The more notorious a wood species is for warping, the better it is to avoid green wood from that species. As the water leaves the wood unevenly, greenwood can begin to shrink unevenly, warping and bowing out in the process.
Aside from the instability of dimensions, green wood is also short of internal integrity. A load that would be bearable for the dry version of a specific lumber can internally rupture its green version.
That said, Green Cedar is unlike most green woods in that it is somewhat dimensionally stable. Not all the disadvantages of using green wood apply to using green cedar. The table below covers what happens if you build with greenwood alongside whether these consequences apply to green cedar.
|Effects of building with green wood
|Validity for green cedar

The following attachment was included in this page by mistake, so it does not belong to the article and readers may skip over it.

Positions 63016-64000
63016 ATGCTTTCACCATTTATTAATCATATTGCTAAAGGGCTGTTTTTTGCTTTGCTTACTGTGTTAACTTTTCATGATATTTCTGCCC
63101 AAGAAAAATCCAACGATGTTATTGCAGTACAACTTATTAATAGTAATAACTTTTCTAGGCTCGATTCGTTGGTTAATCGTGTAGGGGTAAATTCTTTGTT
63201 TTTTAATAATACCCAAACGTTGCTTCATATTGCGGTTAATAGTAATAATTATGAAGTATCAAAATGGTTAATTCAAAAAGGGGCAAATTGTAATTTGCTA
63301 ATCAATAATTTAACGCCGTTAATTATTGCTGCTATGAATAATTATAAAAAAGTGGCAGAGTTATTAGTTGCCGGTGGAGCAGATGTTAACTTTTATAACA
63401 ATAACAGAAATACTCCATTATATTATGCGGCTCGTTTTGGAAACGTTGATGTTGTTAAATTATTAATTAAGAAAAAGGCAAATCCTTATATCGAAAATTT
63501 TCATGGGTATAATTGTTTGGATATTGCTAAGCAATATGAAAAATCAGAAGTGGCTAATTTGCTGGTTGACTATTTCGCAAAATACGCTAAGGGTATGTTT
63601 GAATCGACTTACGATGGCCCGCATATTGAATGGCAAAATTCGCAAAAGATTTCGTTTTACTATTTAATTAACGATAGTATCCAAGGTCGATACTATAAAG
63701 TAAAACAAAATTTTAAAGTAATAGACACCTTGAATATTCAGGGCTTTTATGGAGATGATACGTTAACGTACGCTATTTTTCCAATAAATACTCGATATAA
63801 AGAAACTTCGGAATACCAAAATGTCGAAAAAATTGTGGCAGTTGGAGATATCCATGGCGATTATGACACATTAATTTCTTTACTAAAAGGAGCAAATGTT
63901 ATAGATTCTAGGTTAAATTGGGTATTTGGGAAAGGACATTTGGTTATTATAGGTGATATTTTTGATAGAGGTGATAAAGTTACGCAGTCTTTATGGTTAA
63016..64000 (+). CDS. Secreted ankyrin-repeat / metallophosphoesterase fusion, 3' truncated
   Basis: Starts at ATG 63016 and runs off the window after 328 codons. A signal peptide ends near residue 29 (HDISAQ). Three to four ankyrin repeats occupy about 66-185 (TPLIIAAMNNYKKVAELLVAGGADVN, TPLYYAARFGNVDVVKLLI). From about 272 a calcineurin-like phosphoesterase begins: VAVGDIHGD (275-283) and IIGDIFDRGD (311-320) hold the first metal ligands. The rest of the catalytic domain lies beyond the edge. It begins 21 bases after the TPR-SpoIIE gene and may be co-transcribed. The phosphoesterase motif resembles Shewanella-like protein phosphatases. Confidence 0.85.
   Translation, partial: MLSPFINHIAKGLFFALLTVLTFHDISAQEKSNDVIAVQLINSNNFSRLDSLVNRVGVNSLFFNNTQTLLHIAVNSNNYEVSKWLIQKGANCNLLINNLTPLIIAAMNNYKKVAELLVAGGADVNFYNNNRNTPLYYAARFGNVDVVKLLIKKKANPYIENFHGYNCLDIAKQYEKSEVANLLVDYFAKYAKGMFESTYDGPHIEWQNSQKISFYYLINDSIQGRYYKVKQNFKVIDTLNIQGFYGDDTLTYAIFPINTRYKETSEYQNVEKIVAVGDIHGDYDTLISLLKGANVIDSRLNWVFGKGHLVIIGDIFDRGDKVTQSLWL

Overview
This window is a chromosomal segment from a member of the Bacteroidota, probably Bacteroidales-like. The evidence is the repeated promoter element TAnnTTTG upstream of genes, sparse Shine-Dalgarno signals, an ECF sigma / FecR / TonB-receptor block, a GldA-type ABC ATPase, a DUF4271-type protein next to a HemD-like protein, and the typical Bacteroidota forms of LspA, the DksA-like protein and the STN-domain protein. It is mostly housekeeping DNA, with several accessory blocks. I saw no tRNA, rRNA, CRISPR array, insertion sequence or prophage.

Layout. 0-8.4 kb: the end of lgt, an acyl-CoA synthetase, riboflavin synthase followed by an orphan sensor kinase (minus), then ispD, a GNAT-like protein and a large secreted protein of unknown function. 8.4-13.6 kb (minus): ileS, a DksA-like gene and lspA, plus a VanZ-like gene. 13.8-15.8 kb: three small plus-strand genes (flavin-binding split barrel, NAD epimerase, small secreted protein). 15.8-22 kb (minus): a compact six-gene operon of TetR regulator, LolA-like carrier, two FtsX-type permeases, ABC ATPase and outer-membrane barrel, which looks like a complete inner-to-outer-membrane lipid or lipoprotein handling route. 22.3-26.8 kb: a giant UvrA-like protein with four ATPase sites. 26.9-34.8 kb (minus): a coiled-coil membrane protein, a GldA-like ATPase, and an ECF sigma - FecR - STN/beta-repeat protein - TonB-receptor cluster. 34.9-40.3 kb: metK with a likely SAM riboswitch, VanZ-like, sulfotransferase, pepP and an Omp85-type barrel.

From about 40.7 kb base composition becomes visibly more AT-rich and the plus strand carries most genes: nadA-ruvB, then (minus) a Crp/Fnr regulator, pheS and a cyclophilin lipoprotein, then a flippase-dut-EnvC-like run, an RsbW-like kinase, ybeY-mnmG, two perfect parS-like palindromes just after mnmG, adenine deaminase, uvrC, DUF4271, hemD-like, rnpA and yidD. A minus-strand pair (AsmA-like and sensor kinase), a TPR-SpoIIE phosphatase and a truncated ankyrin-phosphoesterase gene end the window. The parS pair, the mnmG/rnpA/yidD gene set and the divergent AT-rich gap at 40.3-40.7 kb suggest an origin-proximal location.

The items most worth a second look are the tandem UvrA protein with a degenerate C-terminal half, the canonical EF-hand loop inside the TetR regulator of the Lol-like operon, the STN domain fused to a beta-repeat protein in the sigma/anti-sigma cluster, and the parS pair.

|The wood shrinks after the project is executed
|Green Cedar can shrink slightly over time
|The project warps or bows out
|Green Cedar maintains its shape in fences, exterior trim, and decking
|The project has a lower load-bearing capacity
|Even dry cedar isn’t very good at bearing weight. Green Cedar definitely isn’t up to the task.
|The project can get infested
|Cedar naturally repels insects that pose the greatest threat to common green wood.
If you want to learn more if you Can Build With Green Wood, please click on the link to my article provided.
Final Thoughts – Can You Build With Green Cedar?
You can build with green cedar anything that doesn’t require wood to maintain its size down to 0.5 inches. Unfortunately, furniture and small projects with wood joints cannot be constructed with green cedar.
In contrast, projects like large-scale framing and decking can use green cedar since minor shrinkage doesn’t make much of a difference, especially when metal screws are used to hold the structure together.